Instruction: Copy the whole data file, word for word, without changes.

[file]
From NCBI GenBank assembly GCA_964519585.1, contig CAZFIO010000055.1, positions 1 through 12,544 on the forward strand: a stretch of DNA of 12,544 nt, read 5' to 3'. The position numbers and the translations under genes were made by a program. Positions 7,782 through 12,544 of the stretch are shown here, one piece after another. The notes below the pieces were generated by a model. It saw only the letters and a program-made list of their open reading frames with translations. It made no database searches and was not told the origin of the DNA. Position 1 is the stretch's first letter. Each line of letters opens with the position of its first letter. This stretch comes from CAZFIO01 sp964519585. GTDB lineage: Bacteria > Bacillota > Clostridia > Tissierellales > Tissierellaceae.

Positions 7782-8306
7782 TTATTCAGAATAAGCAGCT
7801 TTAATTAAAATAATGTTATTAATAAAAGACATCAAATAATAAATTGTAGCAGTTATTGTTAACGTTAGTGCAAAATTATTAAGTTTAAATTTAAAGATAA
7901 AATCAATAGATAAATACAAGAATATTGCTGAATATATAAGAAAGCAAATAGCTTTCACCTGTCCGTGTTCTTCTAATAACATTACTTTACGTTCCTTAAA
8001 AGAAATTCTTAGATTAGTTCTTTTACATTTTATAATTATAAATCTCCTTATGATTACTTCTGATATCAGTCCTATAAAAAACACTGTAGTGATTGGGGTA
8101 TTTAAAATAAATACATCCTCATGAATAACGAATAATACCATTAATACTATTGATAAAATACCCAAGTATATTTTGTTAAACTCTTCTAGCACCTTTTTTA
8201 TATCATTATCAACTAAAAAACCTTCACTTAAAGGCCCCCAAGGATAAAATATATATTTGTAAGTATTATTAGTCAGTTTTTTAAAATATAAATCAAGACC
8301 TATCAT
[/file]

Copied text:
From NCBI GenBank assembly GCA_964519585.1, contig CAZFIO010000055.1, positions 1 through 12,544 on the forward strand: a stretch of DNA of 12,544 nt, read 5' to 3'. The position numbers and the translations under genes were made by a program. Positions 7,782 through 12,544 of the stretch are shown here, one piece after another. The notes below the pieces were generated by a model. It saw only the letters and a program-made list of their open reading frames with translations. It made no database searches and was not told the origin of the DNA. Position 1 is the stretch's first letter. Each line of letters opens with the position of its first letter. This stretch comes from CAZFIO01 sp964519585. GTDB lineage: Bacteria > Bacillota > Clostridia > Tissierellales > Tissierellaceae.

Positions 7782-8306
7782 TTATTCAGAATAAGCAGCT
7801 TTAATTAAAATAATGTTATTAATAAAAGACATCAAATAATAAATTGTAGCAGTTATTGTTAACGTTAGTGCAAAATTATTAAGTTTAAATTTAAAGATAA
7901 AATCAATAGATAAATACAAGAATATTGCTGAATATATAAGAAAGCAAATAGCTTTCACCTGTCCGTGTTCTTCTAATAACATTACTTTACGTTCCTTAAA
8001 AGAAATTCTTAGATTAGTTCTTTTACATTTTATAATTATAAATCTCCTTATGATTACTTCTGATATCAGTCCTATAAAAAACACTGTAGTGATTGGGGTA
8101 TTTAAAATAAATACATCCTCATGAATAACGAATAATACCATTAATACTATTGATAAAATACCCAAGTATATTTTGTTAAACTCTTCTAGCACCTTTTTTA
8201 TATCATTATCAACTAAAAAACCTTCACTTAAAGGCCCCCAAGGATAAAATATATATTTGTAAGTATTATTAGTCAGTTTTTTAAAATATAAATCAAGACC
8301 TATCAT